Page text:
- http, ftp, etc.
- separated from the rest of the url by :
username and password
- common in ftp, not so much in http
- can be a domain name or an IP address
- identifies the server machine we're trying to access
- tells us what network port a particular application on the machine we're connecting to is listening on.
- for http, the default port assumed is 80, for https it is 443.
- separated from the url components by /
- tells us where on the server machine a resource lives.
- preferred way to send some parameters to the server
- key=value pairs, separated from the rest of the url by ?
- separated from each other by &
- usually used to link to a particular section of an html document
- separated from the rest of the url with a #
- characters that have special meaning within a url are known as reserved characters,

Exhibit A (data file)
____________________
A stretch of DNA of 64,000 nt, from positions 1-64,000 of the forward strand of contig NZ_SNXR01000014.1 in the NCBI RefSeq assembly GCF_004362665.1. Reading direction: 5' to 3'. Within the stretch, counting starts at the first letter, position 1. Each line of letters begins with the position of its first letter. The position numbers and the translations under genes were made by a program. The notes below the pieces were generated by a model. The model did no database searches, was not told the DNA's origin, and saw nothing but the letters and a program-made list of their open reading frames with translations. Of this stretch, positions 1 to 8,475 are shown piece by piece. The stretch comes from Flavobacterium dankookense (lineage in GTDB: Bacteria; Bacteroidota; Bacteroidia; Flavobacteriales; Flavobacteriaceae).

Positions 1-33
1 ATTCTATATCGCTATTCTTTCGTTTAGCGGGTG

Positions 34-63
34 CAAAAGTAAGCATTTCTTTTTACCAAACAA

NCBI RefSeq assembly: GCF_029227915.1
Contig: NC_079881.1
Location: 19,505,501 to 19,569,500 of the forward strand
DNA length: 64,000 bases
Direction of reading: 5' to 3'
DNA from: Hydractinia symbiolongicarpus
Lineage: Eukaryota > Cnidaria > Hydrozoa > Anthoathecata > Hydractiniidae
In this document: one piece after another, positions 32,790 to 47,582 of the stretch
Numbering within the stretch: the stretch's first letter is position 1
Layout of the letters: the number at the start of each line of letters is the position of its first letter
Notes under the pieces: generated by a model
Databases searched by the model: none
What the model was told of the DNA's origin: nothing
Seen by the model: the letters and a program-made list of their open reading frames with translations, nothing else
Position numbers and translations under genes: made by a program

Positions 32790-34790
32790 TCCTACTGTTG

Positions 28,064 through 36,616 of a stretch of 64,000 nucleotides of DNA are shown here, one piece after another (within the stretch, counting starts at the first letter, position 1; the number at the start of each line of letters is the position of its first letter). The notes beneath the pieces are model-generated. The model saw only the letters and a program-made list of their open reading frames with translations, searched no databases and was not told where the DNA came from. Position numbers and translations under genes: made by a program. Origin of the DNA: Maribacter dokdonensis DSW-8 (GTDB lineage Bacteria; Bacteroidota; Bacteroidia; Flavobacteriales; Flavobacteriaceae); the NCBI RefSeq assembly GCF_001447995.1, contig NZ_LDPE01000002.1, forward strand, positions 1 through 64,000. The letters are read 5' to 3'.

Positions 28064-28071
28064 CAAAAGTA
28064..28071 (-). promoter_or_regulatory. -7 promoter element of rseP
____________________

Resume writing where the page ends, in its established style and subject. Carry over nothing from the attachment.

- ; / ? : @ & = + $ ,
- If a url is likely to contain one of these characters, it should be escaped before being included in the url.
- To url encode/escape a character we simply append its ascii hex value to the % character.
- url encoding of " " is %20
- a url should always be in its encoded form.
- each part of the url must be encoded separately
- don't encode a completely constructed url
absolute vs relative urls
- if a url contains a scheme, e.g. http then it is an absolute url.
- relative url is always interpreted relative to another url, known as a base url.